selecting a channel

Submitted: Wednesday, Sep 25, 2002 at 00:00
ThreadID: 2050 Views:1436 Replies:8 FollowUps:13
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Could anyone tell me if there are any prohibitions on which channels to select on either uhf or vhf cb type radios.
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Reply By: Graham - Wednesday, Sep 25, 2002 at 00:00

Wednesday, Sep 25, 2002 at 00:00
I believe uhf ch 5 is used for emergencies, not sure if it is an official emergency channell though
AnswerID: 6908

Follow Up By: Member - Nigel - Wednesday, Sep 25, 2002 at 00:00

Wednesday, Sep 25, 2002 at 00:00
Yep it's official, and 35 is also reserved for emergency use only (it's used as an input channel when an emergency repeater is available).
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FollowupID: 3113

Reply By: Marty - Wednesday, Sep 25, 2002 at 00:00

Wednesday, Sep 25, 2002 at 00:00
G'Day Ron,
On the UHF band channel 5 is for emergency use only. Also it is illegal to use channels 23 & 24 for voice transmission. They are set aside for use in things like remote controls for garage doors etc.

As far as I know channel 9 on the VHF band is the only restricted one as it is for emergency use only.

Regards,
Marty.
AnswerID: 6909

Follow Up By: Member - Nigel - Wednesday, Sep 25, 2002 at 00:00

Wednesday, Sep 25, 2002 at 00:00
Actually it's 22 & 23 that the government have taken off us.
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Follow Up By: Marty - Monday, Sep 30, 2002 at 00:00

Monday, Sep 30, 2002 at 00:00
Yeah sorry, I meant 22 & 23.
Marty.
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Reply By: Member - Nigel - Wednesday, Sep 25, 2002 at 00:00

Wednesday, Sep 25, 2002 at 00:00
For UHF:

5 - Emergency Channel (simplex and duplex)
35 - Reserved for emergency use, not to be used in simplex (repeater input only)
11 - Calling Channel - use to make contact then change to another channel
22/23 - Telemetry and telecommand only (Voice communications is not permitted)
1/31 - Not to be used in simplex when in range of a Channel 1 repeater
2/32 - Not to be used in simplex when in range of a Channel 2 repeater
3/33 - Not to be used in simplex when in range of a Channel 3 repeater
4/34 - Not to be used in simplex when in range of a Channel 4 repeater
6/36 - Not to be used in simplex when in range of a Channel 6 repeater
7/37 - Not to be used in simplex when in range of a Channel 7 repeater
8/38 - Not to be used in simplex when in range of a Channel 8 repeater

It's best to avoid channels 31-38 completely unless you are sure there
aren't any corresponding repeaters in range.
AnswerID: 6912

Follow Up By: Voxson - Friday, Sep 27, 2002 at 00:00

Friday, Sep 27, 2002 at 00:00
so in other words " dont use your radio "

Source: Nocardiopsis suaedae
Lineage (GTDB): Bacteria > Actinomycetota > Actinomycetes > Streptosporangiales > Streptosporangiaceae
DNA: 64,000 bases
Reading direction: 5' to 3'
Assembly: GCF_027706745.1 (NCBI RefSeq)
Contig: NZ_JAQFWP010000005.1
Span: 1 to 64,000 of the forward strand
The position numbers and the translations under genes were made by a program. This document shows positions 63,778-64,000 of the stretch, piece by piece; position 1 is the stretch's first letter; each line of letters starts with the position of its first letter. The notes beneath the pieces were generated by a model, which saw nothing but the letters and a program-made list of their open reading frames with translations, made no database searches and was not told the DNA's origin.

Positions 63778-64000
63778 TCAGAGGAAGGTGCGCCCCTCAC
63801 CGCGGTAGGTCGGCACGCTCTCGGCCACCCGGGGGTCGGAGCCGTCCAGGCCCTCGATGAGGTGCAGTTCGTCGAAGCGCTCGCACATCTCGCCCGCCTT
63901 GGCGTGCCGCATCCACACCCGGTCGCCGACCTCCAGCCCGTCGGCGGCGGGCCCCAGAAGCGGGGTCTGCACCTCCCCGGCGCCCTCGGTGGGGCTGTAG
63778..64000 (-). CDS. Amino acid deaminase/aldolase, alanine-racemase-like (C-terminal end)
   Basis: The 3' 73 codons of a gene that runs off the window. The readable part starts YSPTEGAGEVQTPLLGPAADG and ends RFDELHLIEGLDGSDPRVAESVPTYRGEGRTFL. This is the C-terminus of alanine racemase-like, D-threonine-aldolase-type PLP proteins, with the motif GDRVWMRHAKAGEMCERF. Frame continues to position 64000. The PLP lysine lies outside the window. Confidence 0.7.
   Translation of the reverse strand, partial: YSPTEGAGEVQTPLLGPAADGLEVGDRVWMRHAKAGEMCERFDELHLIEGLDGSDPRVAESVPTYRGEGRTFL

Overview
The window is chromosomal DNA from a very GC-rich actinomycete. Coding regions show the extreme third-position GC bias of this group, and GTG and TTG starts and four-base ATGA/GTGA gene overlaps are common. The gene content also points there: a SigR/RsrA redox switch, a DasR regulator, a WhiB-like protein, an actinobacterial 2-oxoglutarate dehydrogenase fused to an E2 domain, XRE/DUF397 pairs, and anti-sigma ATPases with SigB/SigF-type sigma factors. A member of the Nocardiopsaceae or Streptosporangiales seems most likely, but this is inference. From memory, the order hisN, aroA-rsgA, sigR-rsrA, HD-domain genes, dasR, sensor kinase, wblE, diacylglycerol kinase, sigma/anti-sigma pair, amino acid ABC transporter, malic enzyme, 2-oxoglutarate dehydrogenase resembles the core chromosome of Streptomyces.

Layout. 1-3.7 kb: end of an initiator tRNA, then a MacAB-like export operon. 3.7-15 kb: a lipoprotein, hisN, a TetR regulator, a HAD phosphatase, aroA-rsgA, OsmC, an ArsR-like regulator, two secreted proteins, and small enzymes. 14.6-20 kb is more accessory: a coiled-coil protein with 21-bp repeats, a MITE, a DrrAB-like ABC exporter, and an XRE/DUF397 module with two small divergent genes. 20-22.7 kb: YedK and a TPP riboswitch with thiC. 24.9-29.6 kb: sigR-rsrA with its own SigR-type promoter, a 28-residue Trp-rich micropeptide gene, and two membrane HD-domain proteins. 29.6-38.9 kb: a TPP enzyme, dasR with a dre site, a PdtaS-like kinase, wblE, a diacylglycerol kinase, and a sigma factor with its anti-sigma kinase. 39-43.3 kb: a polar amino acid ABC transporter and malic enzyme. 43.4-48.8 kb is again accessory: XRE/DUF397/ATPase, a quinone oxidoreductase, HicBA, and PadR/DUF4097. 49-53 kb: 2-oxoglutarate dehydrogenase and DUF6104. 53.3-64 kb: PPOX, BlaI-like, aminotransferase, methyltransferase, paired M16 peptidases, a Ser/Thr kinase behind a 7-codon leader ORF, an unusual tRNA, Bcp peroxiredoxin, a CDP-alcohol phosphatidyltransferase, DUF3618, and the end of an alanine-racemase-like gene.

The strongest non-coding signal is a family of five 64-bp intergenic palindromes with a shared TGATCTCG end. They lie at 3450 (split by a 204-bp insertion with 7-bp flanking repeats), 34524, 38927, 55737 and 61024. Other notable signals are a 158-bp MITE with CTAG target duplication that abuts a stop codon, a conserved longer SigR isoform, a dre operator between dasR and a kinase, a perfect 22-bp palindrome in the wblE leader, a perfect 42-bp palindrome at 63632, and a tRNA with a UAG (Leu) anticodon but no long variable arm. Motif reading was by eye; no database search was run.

stop at a phone box instead.............. hehehe...
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Reply By: Member - Nigel - Wednesday, Sep 25, 2002 at 00:00

Wednesday, Sep 25, 2002 at 00:00
Hmm - I'll try and make it a bit readable :)

For UHF:


5 - Emergency Channel (simplex and duplex)
35 - Reserved for emergency use, not to be used in simplex (repeater input only)
11 - Calling Channel - use to make contact then change to another channel
22/23 - Telemetry and telecommand only (Voice communications is not permitted)
1/31 - Not to be used in simplex when in range of a Channel 1 repeater
2/32 - Not to be used in simplex when in range of a Channel 2 repeater
3/33 - Not to be used in simplex when in range of a Channel 3 repeater
4/34 - Not to be used in simplex when in range of a Channel 4 repeater
6/36 - Not to be used in simplex when in range of a Channel 6 repeater
7/37 - Not to be used in simplex when in range of a Channel 7 repeater
8/38 - Not to be used in simplex when in range of a Channel 8 repeater


It's best to avoid channels 31-38 completely unless you are sure there
aren't any corresponding repeaters in range.
AnswerID: 6913

Follow Up By: Darryn - Wednesday, Sep 25, 2002 at 00:00

Wednesday, Sep 25, 2002 at 00:00
Nigel can you explain in detail the telemetry useage and voice restrictions on UHF 22 & 23? I have not heard anything about this here in Victoria. Its a shame more people don't find out more about UHF and especially how repeaters work as some of our local repeaters are often jammed (nearly always at Xmas and Easter) by poeple in convoy on the input channels.
Regd's Darryn
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Follow Up By: Member - Nigel - Wednesday, Sep 25, 2002 at 00:00

Wednesday, Sep 25, 2002 at 00:00
Basically the ACA has changed the class license that all CB users must abide by (or else they are transmitting illegally) so that it is now not permitted to talk on UHF channels 22 and 23.

They are reserved for Telemetry or Telecommand use only. To make use of those modes requires buying special control boxes that connect to the UHF so that commands can be send and acknowledges from one transceiver to another (eg a farmer can turn on a remote pump via UHF radio). I haven't read a lot about these control boxes but believe they can be interfaced to a computer.

Interestingly the ACA has banned packet radio (sending short text messages) on CB, which is very similar, but would be far more useful to the masses.
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FollowupID: 3116

Follow Up By: Member - Keith - Thursday, Sep 26, 2002 at 00:00

Thursday, Sep 26, 2002 at 00:00